Editor's note: In his writings, Andrew Jackson Davis warns of the "narrow gate" that leads to life; few be that enter it. Those who live courageously by following the truth wherever it leads, as Davis points out, “will walk a pathway without fellowship of thy earthly brethren.” The cults have long employed the weapon of excommunication, shunning, and ostracization - a forced separation from friends, workmates, and family - toward anyone who disagrees with the hive mentality. This putting away occurs not just in religion but in dysfunctional families, corporations, academia, politics, and other power-seeking groups. They’re afraid of contrary opinion which might disembowel and expose shallow teachings. And so they’ll get rid of you for spreading "misinformation"; and you, as a truth seeker, will be censored and required to make your way through this world “without fellowship of thy earthly brethren.” But, be assured, a day of reckoning is but one missed heartbeat away.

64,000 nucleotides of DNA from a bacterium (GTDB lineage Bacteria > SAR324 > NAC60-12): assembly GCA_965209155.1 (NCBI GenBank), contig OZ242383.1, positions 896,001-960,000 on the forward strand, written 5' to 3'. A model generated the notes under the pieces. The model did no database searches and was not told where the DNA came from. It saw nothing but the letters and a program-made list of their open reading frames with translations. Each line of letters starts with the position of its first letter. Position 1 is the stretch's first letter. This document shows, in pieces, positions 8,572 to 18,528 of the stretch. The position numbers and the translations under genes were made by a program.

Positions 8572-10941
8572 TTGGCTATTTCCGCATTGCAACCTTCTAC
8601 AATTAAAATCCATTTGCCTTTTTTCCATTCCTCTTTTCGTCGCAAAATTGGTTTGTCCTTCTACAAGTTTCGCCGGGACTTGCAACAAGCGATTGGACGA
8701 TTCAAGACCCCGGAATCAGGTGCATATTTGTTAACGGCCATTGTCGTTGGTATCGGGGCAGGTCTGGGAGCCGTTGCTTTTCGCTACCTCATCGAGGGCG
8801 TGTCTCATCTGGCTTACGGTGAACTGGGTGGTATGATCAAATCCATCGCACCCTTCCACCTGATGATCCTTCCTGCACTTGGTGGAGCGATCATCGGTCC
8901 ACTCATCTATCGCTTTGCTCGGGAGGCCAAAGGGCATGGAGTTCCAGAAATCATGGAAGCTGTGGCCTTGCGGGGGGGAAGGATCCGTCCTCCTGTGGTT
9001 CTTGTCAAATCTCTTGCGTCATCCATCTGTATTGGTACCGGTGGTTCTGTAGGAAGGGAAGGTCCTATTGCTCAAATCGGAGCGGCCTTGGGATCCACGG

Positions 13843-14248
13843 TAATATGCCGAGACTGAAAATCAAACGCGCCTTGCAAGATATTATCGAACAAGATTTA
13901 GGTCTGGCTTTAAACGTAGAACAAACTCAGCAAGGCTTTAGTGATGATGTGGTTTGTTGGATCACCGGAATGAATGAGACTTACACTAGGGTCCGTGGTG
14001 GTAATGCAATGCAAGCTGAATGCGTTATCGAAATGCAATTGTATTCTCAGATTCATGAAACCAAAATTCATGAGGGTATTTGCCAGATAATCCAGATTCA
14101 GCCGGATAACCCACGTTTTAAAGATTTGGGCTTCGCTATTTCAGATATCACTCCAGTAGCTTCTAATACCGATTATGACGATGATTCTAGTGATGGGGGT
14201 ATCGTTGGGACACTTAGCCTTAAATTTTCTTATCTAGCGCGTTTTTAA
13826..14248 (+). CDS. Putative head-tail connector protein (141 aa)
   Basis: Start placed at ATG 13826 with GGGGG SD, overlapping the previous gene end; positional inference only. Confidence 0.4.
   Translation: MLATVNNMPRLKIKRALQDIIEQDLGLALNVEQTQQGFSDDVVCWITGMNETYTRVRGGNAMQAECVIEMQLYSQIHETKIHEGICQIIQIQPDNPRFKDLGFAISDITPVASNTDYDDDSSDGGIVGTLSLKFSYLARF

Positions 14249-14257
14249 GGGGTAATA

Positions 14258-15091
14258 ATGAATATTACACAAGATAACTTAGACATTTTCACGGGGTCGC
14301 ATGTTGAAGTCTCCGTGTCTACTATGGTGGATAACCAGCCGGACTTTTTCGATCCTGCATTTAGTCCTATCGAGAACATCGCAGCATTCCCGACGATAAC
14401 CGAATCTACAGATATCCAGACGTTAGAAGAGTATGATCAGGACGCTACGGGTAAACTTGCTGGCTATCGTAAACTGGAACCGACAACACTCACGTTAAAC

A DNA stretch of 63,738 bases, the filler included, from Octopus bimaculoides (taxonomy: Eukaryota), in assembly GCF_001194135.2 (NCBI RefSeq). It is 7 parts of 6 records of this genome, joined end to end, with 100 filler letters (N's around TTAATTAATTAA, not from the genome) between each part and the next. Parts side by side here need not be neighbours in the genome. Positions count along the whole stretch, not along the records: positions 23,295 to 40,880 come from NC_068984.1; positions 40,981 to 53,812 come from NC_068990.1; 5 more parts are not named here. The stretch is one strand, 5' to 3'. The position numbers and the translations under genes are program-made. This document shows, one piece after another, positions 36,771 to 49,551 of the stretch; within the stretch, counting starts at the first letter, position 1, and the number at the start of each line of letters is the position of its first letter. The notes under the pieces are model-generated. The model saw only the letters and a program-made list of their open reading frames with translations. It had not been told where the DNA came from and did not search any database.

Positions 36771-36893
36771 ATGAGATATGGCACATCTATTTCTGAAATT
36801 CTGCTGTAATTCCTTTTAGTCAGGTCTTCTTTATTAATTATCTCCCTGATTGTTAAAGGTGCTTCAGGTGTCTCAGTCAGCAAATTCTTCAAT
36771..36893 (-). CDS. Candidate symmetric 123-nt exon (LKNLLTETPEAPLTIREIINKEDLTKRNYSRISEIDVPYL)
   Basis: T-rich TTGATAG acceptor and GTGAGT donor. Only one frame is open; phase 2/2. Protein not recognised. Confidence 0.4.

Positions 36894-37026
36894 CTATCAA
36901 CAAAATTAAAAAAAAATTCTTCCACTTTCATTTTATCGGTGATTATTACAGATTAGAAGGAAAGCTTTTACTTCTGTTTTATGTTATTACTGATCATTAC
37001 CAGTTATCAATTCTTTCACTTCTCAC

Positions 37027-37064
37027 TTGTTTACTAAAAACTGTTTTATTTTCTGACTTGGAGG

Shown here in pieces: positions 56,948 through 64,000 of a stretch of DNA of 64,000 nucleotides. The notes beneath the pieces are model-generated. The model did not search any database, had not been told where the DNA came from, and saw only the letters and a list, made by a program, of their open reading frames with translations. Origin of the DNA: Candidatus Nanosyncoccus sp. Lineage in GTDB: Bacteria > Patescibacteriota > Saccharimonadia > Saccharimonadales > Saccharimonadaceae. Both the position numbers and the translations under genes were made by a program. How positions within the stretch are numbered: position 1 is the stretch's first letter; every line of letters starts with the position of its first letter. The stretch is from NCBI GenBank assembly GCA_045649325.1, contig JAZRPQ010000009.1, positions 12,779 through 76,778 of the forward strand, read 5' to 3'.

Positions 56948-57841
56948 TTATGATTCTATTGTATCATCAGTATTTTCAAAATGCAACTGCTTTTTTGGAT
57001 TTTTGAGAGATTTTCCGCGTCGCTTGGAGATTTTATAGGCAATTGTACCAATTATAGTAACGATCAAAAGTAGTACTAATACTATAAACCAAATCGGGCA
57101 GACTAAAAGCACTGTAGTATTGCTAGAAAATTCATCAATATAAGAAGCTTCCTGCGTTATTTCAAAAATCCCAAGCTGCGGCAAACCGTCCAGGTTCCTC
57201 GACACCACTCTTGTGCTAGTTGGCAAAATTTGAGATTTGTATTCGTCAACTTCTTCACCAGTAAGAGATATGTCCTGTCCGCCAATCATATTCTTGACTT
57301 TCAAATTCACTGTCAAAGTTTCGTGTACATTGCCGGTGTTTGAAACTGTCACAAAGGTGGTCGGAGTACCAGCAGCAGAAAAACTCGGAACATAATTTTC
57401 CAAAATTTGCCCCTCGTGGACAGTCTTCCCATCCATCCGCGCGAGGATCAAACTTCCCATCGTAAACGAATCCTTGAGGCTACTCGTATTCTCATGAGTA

We, ourselves - not some mythical Satan - are the focal point of all evil in the universe. It’s the pathological ego within; it’s the false self, the ego-images, ever attempting to find safety and security for itself, to bolster an inner neediness, the existential emptiness deep within.

We cannot become truly educated, nor reach a good level of wisdom and maturity, in the highest and best sense - or meaningfully prepare ourselves for Summerland or to be with one’s Twin Soul - without understanding the wiles and machinations of our own personal “heart of darkness.”